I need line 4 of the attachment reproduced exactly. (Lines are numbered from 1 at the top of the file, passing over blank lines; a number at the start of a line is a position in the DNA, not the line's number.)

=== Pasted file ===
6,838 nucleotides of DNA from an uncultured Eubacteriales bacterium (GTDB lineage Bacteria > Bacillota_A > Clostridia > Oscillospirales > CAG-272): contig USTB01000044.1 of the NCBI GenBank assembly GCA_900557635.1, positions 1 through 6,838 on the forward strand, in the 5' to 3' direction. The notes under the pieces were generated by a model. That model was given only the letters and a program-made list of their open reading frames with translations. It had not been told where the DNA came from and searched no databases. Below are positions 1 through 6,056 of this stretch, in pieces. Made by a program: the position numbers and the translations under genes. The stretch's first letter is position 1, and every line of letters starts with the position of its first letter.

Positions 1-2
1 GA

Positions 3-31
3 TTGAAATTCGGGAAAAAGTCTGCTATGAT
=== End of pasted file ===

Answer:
Positions 3-31